Think it helps to have sex more than once a day or raise hips afterward? You have made mistake. But you are not alone, survey shows. Most women know how babies are made. But a new survey suggests they are confused or misinformed on some of the fine points.
Researchers from Yale University decided to do the survey after finding some misconceptions about conception among their own patients, says study leader Jessica lluzzi, an obstetrician and gynecologist in New Haven, Conn.
“We have patients who want to get pregnant who come in saying ‘We’re having sex several times a day after I ovulate.’
Their survey of 1,000 women ages 18 to 40 around the country found that:
• Half wrongly believed that having sex more than once a day increases chances of conceiving. Sperm counts actually decrease with such frequent sex, the researchers say.
• About 40% wrongly believed that using certain sexual positions and lying on one’s back with raised hips after sex can help. There’s no scientific evidence for that. Sperm reach the cervix within minutes “regardless of coital practices or positioning afterwards,” the paper says.
• Nearly two-thirds wrongly believed having sex in the two days after ovulation (the release of an egg from an ovary) increases chances for conception. It’s actually best to time sex a day or two before ovulation. “The sperm need to be waiting in the fallopian tube for the arrival of the egg. And not the other way around,” Illuzzi says.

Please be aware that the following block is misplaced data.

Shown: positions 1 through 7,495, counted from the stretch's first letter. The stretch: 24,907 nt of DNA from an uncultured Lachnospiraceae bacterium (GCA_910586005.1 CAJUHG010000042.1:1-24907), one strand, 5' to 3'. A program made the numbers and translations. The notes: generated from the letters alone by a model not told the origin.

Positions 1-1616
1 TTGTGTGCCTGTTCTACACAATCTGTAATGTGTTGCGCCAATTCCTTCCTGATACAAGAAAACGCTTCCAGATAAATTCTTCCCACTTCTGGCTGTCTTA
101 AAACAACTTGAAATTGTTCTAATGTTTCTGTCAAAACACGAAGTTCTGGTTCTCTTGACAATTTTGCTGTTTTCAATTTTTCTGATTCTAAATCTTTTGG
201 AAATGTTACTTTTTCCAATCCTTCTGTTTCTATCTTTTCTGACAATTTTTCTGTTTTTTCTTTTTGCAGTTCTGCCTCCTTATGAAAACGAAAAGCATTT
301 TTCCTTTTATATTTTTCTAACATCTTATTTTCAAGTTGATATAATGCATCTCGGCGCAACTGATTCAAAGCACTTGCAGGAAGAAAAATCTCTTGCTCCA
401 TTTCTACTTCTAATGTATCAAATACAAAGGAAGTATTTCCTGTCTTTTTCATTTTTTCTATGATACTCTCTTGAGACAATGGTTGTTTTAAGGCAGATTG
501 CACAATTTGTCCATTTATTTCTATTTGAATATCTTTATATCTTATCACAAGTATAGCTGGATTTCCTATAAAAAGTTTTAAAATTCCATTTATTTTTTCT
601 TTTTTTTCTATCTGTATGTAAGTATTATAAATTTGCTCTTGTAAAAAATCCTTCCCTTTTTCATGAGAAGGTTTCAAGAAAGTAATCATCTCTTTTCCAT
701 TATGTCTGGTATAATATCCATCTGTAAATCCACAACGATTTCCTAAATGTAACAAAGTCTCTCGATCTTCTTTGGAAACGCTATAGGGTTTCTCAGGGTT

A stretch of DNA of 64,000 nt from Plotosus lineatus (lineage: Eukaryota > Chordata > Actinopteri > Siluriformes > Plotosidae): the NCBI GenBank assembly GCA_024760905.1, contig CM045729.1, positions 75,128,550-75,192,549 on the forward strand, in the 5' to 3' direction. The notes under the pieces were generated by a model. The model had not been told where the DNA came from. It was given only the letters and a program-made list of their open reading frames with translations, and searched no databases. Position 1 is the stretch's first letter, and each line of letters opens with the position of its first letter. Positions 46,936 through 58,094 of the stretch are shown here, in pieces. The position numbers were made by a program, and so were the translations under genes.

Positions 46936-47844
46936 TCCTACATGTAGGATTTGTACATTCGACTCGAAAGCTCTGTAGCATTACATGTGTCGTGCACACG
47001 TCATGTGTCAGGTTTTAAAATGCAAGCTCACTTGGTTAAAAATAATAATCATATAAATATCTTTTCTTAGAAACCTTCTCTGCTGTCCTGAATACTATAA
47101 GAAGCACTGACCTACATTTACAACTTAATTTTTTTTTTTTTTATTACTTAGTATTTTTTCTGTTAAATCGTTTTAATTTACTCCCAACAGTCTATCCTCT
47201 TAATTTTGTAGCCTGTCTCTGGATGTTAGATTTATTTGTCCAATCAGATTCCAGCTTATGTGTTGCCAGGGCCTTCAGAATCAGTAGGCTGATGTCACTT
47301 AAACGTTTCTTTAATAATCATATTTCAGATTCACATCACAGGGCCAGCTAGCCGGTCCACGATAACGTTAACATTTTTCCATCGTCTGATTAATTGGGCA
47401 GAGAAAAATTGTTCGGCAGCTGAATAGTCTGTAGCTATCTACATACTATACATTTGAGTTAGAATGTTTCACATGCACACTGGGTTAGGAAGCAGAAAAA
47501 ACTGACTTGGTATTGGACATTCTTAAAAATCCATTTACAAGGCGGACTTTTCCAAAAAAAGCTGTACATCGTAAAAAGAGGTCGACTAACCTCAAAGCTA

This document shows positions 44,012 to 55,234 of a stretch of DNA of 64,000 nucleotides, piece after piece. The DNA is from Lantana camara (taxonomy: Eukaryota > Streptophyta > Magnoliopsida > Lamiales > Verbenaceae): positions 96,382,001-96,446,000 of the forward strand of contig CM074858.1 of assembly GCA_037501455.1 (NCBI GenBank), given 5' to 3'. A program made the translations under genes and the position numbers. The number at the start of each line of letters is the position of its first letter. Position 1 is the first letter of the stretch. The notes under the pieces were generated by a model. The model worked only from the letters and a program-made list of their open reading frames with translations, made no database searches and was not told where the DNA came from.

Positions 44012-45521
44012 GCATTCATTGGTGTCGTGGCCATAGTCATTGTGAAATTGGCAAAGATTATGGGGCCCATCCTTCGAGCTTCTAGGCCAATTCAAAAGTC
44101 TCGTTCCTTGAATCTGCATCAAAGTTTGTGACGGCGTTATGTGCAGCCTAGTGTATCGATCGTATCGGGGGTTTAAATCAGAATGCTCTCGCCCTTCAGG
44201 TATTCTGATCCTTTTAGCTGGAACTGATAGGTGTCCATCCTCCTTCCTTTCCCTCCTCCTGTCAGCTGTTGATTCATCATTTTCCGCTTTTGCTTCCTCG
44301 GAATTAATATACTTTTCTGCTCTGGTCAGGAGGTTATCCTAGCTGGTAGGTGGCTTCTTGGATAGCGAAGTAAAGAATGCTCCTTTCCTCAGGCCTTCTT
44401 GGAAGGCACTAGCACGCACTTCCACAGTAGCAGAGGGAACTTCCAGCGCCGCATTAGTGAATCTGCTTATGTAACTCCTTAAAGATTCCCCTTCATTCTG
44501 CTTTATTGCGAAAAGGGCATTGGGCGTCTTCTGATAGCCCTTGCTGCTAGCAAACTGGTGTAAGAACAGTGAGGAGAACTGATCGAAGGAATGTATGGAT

• More than 25% did not know that sexually transmitted infections, obesity, smoking or having irregular periods could decrease pregnancy chances.
• Half did not know folic acid can prevent birth defects and that folic acid supplements are recommended before conception.
The study also provides one possible explanation for these knowledge gaps: 50% had never discussed reproductive health with a health care provider.
The impact of such confusion is unclear: 58% of women said they had children and 7% were pregnant at the time of the survey. Also, as the study notes, nearly half of pregnancies in the USA are unintended.
“Clearly women have been getting pregnant throughout history without knowing these details,” Illuzzi says.
In fact, she says, the survey uncovered some undue anxiety over the difficulty of getting pregnant. “We were very surprised that 40% of women thought they might have a problem getting pregnant. In actuality, the rates of infertility are closer to 5% to 15%.”
It is true that more women are delaying childbearing and that fertility declines with age. But “anxiety and lack of confidence” may be spreading to women with little reason to worry, she says.
The women in the online survey were broadly representative of women nationwide. But somewhat more educated than average, with 80% having attended college vs. 65% nationally.
The study was published Monday in the journal Fertility and Sterility.
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